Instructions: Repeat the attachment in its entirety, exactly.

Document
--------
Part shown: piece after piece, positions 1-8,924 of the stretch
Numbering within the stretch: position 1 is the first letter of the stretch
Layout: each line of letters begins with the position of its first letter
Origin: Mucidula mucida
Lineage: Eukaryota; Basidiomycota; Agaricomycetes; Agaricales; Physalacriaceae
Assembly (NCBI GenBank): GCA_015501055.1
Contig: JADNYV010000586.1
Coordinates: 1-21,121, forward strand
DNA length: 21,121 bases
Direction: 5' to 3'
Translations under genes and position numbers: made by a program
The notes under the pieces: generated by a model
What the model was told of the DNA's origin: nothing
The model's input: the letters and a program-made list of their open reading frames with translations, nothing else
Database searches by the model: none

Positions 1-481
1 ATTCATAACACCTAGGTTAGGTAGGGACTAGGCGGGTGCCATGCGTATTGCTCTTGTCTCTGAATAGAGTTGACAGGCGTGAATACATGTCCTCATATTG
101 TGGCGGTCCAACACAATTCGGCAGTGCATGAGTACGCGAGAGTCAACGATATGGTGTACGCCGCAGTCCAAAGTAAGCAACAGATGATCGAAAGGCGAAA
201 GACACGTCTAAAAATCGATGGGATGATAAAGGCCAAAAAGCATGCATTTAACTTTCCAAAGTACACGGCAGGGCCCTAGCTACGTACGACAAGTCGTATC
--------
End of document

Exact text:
Part shown: piece after piece, positions 1-8,924 of the stretch
Numbering within the stretch: position 1 is the first letter of the stretch
Layout: each line of letters begins with the position of its first letter
Origin: Mucidula mucida
Lineage: Eukaryota; Basidiomycota; Agaricomycetes; Agaricales; Physalacriaceae
Assembly (NCBI GenBank): GCA_015501055.1
Contig: JADNYV010000586.1
Coordinates: 1-21,121, forward strand
DNA length: 21,121 bases
Direction: 5' to 3'
Translations under genes and position numbers: made by a program
The notes under the pieces: generated by a model
What the model was told of the DNA's origin: nothing
The model's input: the letters and a program-made list of their open reading frames with translations, nothing else
Database searches by the model: none

Positions 1-481
1 ATTCATAACACCTAGGTTAGGTAGGGACTAGGCGGGTGCCATGCGTATTGCTCTTGTCTCTGAATAGAGTTGACAGGCGTGAATACATGTCCTCATATTG
101 TGGCGGTCCAACACAATTCGGCAGTGCATGAGTACGCGAGAGTCAACGATATGGTGTACGCCGCAGTCCAAAGTAAGCAACAGATGATCGAAAGGCGAAA
201 GACACGTCTAAAAATCGATGGGATGATAAAGGCCAAAAAGCATGCATTTAACTTTCCAAAGTACACGGCAGGGCCCTAGCTACGTACGACAAGTCGTATC